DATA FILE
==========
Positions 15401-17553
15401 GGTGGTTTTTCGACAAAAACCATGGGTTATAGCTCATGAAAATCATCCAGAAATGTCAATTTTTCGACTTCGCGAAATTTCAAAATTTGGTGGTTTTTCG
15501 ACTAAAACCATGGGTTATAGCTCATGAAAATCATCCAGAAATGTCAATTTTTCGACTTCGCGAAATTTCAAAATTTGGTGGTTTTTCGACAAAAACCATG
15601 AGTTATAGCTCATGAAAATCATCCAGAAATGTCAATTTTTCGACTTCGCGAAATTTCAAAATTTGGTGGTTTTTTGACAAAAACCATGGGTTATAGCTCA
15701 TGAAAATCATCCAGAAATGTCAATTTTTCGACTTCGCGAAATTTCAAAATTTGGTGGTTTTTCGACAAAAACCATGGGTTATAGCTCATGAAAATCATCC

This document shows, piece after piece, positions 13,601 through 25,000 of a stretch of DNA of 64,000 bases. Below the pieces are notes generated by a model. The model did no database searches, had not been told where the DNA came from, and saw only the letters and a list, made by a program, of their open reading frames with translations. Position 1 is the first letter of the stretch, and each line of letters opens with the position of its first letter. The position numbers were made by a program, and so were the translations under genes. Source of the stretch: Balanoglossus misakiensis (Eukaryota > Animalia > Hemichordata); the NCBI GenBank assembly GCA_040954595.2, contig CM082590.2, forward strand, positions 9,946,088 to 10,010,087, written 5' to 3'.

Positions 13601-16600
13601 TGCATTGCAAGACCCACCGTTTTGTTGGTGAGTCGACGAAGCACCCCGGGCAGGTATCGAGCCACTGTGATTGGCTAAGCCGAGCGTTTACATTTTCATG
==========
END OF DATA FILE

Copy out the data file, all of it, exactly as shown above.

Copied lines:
Positions 15401-17553
15401 GGTGGTTTTTCGACAAAAACCATGGGTTATAGCTCATGAAAATCATCCAGAAATGTCAATTTTTCGACTTCGCGAAATTTCAAAATTTGGTGGTTTTTCG
15501 ACTAAAACCATGGGTTATAGCTCATGAAAATCATCCAGAAATGTCAATTTTTCGACTTCGCGAAATTTCAAAATTTGGTGGTTTTTCGACAAAAACCATG
15601 AGTTATAGCTCATGAAAATCATCCAGAAATGTCAATTTTTCGACTTCGCGAAATTTCAAAATTTGGTGGTTTTTTGACAAAAACCATGGGTTATAGCTCA
15701 TGAAAATCATCCAGAAATGTCAATTTTTCGACTTCGCGAAATTTCAAAATTTGGTGGTTTTTCGACAAAAACCATGGGTTATAGCTCATGAAAATCATCC

This document shows, piece after piece, positions 13,601 through 25,000 of a stretch of DNA of 64,000 bases. Below the pieces are notes generated by a model. The model did no database searches, had not been told where the DNA came from, and saw only the letters and a list, made by a program, of their open reading frames with translations. Position 1 is the first letter of the stretch, and each line of letters opens with the position of its first letter. The position numbers were made by a program, and so were the translations under genes. Source of the stretch: Balanoglossus misakiensis (Eukaryota > Animalia > Hemichordata); the NCBI GenBank assembly GCA_040954595.2, contig CM082590.2, forward strand, positions 9,946,088 to 10,010,087, written 5' to 3'.

Positions 13601-16600
13601 TGCATTGCAAGACCCACCGTTTTGTTGGTGAGTCGACGAAGCACCCCGGGCAGGTATCGAGCCACTGTGATTGGCTAAGCCGAGCGTTTACATTTTCATG